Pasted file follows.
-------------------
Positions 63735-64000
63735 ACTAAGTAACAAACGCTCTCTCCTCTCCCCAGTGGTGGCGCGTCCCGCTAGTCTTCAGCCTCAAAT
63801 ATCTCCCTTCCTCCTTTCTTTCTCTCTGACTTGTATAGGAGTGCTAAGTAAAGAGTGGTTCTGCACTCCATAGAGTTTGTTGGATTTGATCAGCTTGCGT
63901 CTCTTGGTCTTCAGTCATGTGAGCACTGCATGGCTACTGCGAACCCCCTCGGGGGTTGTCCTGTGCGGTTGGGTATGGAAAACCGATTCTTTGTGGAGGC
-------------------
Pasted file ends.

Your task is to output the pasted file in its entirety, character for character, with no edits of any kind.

Positions 63735-64000
63735 ACTAAGTAACAAACGCTCTCTCCTCTCCCCAGTGGTGGCGCGTCCCGCTAGTCTTCAGCCTCAAAT
63801 ATCTCCCTTCCTCCTTTCTTTCTCTCTGACTTGTATAGGAGTGCTAAGTAAAGAGTGGTTCTGCACTCCATAGAGTTTGTTGGATTTGATCAGCTTGCGT
63901 CTCTTGGTCTTCAGTCATGTGAGCACTGCATGGCTACTGCGAACCCCCTCGGGGGTTGTCCTGTGCGGTTGGGTATGGAAAACCGATTCTTTGTGGAGGC